Housing Court: last resort for both a landlord and his tenant

Soon I’m going to tell you about my excellent, efficient experience in New York City’s Housing Court — as a personal supplement to my own lawyer’s advisory article.

In yesterday’s Daily News, Juan Gonzalez reminded me to do so — although his column was about how the landlord-tenant complaint system did not work efficiently in a case that involved the New York City Housing Authority, which Gonzalez calls “dysfunctional.”

I trust Gonzalez so I assume the story he told about a subsidized tenant in a building owned by a nice landlord, penalized for the NYCHA’s “chaos,” is accurate. I did pick up shards of my experience in his “Broken records of NYCHA,” even while understanding that I was not dependent upon the Housing Authority (with its new mess of a computer system wittily, bitterly acronymed “NICE.”)

Indeed, my dealings were with the NYC Department of Housing Preservation and Development, an entirely different agency. An admirable agency.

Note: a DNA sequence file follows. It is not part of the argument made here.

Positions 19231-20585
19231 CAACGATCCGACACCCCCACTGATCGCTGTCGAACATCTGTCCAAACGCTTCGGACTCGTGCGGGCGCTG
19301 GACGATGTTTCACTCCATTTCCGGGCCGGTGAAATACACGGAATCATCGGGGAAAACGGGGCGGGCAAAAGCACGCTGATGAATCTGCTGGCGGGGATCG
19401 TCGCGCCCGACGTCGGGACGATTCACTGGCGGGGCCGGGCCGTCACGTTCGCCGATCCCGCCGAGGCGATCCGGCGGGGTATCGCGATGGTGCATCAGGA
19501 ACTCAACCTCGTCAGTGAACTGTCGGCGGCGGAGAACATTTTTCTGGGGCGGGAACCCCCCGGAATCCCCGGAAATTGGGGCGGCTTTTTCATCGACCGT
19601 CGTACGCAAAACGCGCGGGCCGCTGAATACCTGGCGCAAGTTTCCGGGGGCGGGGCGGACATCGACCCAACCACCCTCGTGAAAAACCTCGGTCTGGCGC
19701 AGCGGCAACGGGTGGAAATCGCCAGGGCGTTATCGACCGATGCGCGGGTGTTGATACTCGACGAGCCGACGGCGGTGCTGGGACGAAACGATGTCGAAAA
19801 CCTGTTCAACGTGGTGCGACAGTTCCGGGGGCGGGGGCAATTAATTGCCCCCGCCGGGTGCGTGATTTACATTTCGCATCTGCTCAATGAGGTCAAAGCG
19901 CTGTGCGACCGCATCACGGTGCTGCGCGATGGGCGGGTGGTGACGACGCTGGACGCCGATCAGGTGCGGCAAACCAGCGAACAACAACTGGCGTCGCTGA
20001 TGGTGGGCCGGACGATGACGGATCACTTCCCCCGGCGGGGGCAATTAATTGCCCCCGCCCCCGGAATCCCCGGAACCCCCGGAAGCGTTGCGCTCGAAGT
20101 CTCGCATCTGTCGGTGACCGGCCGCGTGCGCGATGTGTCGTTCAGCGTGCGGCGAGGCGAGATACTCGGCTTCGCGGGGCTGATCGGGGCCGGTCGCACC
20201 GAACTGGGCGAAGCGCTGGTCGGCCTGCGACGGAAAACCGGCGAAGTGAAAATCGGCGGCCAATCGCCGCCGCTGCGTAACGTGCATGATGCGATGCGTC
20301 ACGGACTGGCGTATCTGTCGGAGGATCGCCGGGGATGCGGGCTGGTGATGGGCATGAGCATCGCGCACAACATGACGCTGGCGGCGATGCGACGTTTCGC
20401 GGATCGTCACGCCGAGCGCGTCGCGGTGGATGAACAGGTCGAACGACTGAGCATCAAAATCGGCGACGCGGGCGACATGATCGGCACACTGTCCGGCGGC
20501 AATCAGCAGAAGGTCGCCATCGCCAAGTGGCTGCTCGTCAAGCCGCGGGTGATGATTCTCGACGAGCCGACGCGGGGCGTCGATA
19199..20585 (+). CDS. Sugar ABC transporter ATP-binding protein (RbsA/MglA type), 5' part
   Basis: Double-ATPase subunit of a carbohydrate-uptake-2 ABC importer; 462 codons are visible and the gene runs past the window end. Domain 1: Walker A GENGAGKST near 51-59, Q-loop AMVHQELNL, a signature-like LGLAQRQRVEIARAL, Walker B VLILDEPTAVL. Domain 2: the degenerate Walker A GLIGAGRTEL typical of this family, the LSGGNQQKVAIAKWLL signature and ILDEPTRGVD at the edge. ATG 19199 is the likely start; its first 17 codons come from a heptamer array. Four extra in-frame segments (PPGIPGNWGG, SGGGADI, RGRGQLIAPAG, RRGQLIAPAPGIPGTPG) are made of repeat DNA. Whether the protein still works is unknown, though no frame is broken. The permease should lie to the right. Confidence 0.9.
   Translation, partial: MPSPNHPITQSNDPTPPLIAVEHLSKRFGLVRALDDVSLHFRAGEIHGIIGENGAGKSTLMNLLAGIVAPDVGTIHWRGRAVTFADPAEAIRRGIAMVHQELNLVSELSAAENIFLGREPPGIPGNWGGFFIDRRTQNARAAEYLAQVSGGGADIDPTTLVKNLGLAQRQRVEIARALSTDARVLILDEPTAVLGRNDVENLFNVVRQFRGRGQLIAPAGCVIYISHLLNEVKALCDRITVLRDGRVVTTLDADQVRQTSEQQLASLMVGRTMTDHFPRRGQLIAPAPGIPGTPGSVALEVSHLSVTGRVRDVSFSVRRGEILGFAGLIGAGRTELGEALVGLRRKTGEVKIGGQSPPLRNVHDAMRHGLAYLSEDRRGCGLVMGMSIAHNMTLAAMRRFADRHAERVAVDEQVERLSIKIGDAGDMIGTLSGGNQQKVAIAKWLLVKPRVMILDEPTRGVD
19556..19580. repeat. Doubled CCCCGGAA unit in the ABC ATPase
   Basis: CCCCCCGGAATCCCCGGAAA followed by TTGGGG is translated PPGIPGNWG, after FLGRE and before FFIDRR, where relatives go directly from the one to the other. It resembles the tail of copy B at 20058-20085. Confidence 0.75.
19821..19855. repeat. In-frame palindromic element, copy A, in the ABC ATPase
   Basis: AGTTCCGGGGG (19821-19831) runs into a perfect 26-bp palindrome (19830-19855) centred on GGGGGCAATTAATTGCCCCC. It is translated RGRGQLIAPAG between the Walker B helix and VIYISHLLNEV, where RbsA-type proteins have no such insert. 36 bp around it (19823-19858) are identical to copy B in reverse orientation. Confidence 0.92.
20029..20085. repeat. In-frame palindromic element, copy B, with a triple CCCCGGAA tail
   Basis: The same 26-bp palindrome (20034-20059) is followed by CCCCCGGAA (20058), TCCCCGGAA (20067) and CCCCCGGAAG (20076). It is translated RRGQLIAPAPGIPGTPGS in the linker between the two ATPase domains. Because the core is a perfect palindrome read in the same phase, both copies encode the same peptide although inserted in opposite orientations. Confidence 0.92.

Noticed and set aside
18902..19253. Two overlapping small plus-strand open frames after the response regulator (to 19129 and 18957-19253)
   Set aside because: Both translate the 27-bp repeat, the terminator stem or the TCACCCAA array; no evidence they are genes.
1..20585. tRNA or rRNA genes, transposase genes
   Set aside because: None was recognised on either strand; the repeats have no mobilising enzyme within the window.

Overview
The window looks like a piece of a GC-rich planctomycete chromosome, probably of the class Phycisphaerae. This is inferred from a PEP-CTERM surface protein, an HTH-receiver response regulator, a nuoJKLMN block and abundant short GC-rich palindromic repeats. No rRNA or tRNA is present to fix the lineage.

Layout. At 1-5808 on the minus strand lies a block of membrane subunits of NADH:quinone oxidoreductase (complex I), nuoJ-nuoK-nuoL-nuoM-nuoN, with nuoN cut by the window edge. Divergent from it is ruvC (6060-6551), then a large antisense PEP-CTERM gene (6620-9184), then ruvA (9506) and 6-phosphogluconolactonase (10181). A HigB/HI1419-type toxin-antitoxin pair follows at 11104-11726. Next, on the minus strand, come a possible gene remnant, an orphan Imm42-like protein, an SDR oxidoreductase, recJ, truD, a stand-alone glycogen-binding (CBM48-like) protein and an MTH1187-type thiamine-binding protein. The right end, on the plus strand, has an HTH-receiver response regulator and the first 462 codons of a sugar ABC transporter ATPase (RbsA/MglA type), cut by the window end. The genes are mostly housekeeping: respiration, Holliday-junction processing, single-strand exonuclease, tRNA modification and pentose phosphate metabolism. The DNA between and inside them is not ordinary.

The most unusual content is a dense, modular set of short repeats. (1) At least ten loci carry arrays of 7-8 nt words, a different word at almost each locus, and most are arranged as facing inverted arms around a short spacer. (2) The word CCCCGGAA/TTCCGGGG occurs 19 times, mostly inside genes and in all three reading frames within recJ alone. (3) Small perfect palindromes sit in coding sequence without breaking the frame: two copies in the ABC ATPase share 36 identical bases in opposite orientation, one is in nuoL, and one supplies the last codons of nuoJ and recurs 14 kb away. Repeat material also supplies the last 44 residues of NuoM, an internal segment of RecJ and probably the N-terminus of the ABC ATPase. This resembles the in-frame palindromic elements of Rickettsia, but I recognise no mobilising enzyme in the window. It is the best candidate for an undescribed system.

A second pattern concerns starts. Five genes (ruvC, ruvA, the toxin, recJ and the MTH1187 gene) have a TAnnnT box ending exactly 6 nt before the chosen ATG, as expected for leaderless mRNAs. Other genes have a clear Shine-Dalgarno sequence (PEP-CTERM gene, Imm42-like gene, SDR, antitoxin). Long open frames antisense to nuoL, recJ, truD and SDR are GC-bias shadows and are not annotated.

In fact, the landlord and tenant in Gonzalez’s article did finally resort to going to Housing Court. Which I promise I’ll tell you about after my own case has worked its (astoundingly fast) way through this really good government agency.

In the meantime, Gonzalez’s article points up two problems with government agencies: the local agency (NYCHA) doesn’t communicate well with its federal overseer, which supplies the money. And the endless crap about cutting taxes, crap that began with Reagan, really does have an effect on us middle-class voters, as well as those needy enough to require help from the government.

When they don’t get help, all of us suffer. No, that’s not quite true. Most of us suffer. The very rich don’t even notice.

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